Anne Diamond on life-saving pets, smoking in the car and acting on reflux disease
PUBLISHED: 11:01 02 May 2014 | UPDATED: 11:01 02 May 2014
Anne Diamond column - Berkshire Life April 2014
When Haatchi met Owen - the perfect match
I’m privileged to know a family pet which has turned out to be a life-saver – all nine stones of him. He’s Haatchi, an enormous Anatolian Shepherd rescue that has turned his new family’s life around. In fact he and his owner, eight-year-old Owen Howkins, have forged a unique bond which has improved both their lives.
Owen was born with a rare genetic diseases, Schwartz Jampel syndrome, a muscular disorder that affects just 35 people worldwide. Basically it means that Owen is tiny, has to use a wheelchair, and had recently become agoraphobic, anxious and withdrawn. Until he met Haatchi.
The dog, too, had already had a traumatic start to life. As a pup, he was abandoned on (and cruelly tied to) a railway line – with the result that his hind leg and tail had been sliced off by a passing train. Owen’s family offered him a home and as soon as the boy and dog met, they had a magical effect upon each other. Owen fell in love with Haatchi and through their relationship has grown in confidence and overcome many fears.
He even had the confidence to announce in front of his entire school that he wanted to learn to walk on his own. Owen and his family came to visit me at Radio Berkshire and it struck me that the two have effectively rescued each other. A very special pet indeed.
Car smoke ban goes too far
I absolutely hate smoking and applaud the idea that smoking is now becoming unacceptable in places where, throughout my childhood, it was common for you to have someone else’s ciggie stuck in your face and the filthy swirling smoke infesting your clothes and hair.
Like my first newsrooms (where all of the older journalists were constantly puffing over their typewriters), trains, buses, airliners and even theatres. But I do think the banning smoking in your own car (whether or not there is a child present) – I mean actually making it illegal and therefore a criminal offence – is taking things a huge step too far.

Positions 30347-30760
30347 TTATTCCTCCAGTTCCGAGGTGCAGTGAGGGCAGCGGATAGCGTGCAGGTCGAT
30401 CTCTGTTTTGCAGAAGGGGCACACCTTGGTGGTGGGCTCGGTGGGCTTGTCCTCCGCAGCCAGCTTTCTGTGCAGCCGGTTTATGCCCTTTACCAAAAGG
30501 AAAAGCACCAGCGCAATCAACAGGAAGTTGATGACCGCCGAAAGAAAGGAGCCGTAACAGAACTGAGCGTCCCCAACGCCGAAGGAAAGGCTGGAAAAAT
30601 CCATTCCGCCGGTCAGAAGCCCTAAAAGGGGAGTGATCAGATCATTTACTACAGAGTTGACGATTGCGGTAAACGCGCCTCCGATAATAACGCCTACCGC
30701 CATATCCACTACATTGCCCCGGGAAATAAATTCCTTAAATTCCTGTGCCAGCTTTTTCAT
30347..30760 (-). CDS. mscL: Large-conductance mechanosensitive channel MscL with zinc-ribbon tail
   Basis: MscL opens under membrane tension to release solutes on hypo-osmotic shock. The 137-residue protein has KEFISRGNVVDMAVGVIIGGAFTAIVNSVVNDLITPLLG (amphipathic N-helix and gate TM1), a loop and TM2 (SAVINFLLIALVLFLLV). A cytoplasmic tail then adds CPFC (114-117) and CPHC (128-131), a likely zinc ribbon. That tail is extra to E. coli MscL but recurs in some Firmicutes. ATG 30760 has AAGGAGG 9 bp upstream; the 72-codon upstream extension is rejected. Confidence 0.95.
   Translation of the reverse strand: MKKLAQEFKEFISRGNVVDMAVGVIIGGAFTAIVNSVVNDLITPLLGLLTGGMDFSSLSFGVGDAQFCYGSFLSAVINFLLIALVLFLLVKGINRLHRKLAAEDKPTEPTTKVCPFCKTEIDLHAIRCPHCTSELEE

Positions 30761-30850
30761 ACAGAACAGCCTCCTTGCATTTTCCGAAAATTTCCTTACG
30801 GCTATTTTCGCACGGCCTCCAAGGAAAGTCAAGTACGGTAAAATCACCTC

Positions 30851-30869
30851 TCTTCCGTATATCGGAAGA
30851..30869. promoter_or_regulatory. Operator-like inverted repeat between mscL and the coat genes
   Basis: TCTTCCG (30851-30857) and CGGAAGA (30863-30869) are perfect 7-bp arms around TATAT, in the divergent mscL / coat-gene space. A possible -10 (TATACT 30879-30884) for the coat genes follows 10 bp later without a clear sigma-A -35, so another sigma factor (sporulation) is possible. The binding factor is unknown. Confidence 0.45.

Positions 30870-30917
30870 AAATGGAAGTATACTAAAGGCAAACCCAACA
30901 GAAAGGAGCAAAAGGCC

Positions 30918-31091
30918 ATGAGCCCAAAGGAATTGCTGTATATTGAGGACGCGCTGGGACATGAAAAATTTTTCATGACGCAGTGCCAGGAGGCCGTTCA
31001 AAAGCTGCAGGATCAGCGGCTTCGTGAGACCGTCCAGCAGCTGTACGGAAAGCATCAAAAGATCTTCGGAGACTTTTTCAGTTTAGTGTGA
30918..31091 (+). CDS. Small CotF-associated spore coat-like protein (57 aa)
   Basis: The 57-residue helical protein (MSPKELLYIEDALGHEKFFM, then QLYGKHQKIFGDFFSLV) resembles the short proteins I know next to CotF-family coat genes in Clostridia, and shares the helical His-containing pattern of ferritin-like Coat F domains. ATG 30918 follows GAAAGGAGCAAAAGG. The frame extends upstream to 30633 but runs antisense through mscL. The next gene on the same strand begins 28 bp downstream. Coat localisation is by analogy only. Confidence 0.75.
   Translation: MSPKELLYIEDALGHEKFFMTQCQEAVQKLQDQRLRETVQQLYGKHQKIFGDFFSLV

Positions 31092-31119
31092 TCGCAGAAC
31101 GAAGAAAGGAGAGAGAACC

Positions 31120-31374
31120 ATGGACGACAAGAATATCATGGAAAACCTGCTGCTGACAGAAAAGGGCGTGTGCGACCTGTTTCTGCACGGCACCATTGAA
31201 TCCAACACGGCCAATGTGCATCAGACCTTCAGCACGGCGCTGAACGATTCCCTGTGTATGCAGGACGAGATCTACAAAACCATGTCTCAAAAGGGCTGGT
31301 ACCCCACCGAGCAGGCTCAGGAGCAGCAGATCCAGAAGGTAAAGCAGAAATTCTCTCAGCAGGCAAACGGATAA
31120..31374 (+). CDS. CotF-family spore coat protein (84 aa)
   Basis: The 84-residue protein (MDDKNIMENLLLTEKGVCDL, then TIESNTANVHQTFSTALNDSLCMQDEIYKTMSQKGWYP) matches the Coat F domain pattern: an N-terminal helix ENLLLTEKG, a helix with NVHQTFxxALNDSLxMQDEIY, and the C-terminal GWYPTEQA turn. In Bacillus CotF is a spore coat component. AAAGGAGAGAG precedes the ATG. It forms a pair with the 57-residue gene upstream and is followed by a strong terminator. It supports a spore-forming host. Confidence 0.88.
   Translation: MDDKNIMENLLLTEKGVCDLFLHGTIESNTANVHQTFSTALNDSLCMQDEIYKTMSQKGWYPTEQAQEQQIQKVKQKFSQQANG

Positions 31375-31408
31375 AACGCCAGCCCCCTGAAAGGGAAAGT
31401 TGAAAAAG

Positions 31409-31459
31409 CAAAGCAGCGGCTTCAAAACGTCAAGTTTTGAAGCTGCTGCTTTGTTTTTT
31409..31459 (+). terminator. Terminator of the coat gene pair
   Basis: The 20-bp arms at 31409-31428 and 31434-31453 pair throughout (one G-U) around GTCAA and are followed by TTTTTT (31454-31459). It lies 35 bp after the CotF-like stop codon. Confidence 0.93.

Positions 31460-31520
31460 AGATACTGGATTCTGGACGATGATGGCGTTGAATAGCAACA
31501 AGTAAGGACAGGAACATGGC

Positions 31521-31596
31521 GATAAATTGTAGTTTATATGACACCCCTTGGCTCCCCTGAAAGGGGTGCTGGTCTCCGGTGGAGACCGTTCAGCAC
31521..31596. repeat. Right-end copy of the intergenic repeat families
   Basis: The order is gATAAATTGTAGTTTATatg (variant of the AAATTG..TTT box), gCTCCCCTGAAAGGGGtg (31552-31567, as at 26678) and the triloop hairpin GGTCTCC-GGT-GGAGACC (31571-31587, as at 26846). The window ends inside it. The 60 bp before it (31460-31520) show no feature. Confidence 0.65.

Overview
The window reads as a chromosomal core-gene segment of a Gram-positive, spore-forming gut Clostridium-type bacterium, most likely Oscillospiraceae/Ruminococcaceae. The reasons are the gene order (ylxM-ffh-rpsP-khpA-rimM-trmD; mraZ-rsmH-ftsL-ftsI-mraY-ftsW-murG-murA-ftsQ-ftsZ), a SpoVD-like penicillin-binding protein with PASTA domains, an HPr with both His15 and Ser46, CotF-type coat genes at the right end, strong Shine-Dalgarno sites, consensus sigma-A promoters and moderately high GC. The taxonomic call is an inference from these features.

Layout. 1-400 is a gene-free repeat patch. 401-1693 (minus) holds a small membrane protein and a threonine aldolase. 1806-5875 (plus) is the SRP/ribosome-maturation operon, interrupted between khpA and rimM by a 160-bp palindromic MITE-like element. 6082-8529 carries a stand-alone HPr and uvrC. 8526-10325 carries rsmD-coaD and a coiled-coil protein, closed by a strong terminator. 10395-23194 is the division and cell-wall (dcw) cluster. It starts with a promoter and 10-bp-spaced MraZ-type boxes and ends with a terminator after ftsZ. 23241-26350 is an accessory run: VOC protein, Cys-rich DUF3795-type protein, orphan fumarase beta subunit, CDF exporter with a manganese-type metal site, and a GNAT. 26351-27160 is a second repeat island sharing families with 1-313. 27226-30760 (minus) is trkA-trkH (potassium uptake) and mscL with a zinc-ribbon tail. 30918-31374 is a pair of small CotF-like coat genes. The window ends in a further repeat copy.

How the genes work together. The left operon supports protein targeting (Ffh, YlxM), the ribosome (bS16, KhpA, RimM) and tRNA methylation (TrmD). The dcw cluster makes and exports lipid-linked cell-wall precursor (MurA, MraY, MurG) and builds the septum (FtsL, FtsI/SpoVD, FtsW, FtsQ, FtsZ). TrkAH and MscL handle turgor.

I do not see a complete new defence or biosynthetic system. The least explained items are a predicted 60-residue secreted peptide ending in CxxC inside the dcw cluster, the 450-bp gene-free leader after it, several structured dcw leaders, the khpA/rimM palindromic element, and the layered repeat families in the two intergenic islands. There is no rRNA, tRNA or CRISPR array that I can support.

Whatever next? Are we going to ban smoking in the home if children are present? Will it be against the law to feed kids unhealthy stuff? Will we have the police knocking on our front doors doing spot checks to see if we’re all cleaning our teeth after every meal? And ensuring bedtimes are no later than 10pm?
You cannot force good parenting on people by law. You have to change the social acceptability, the mood of the average citizen. So don’t bring in a ban, I say bring in a campaign. Make it cool to do the right thing. The Welsh are already using scary ads on TV showing all of the harmful toxins and pollutants that seep straight into your child’s lungs if you smoke near them. Bring it on for the rest of the country, sharpish.
Act on reflux
Probably the strongest instinct for a new mum, after instant and unconditional love for your offspring, is the desire to feed and nurture the baby. I’ve just met a Berkshire mum who seems to be denied that joy – because both her children suffer from Reflux (or gastro-oesophageal reflux disease).
It’s a distressing condition, often experienced by babies for a short while but usually outgrown quickly, and it means your baby just cannot keep food down. It sometimes comes back at you with a force that can hit the opposite wall. And of course it means that no matter how hard you try to cope with a screaming, starving baby for 24 hours a day, your child fails to thrive.
I had a tiny taste of this with one of my children, and it can drive you to despair. Now this enterprising mum, Emily Cook, reckons a support group is needed for local parents going through this ordeal, particularly for those like her children who have an extreme form of the condition.
She’s got a three year old and a six month old baby – and her day is a 24 hour struggle of trying to feed her children. The first Wednesday of every month, however, she’s at The Bear in Hungerford (7pm) – reaching out to others and hoping to grow a small group of desperate mums and dads into a vast network – because more research is needed, and more help provided. Having been through just a little of it myself, I know how vital that is.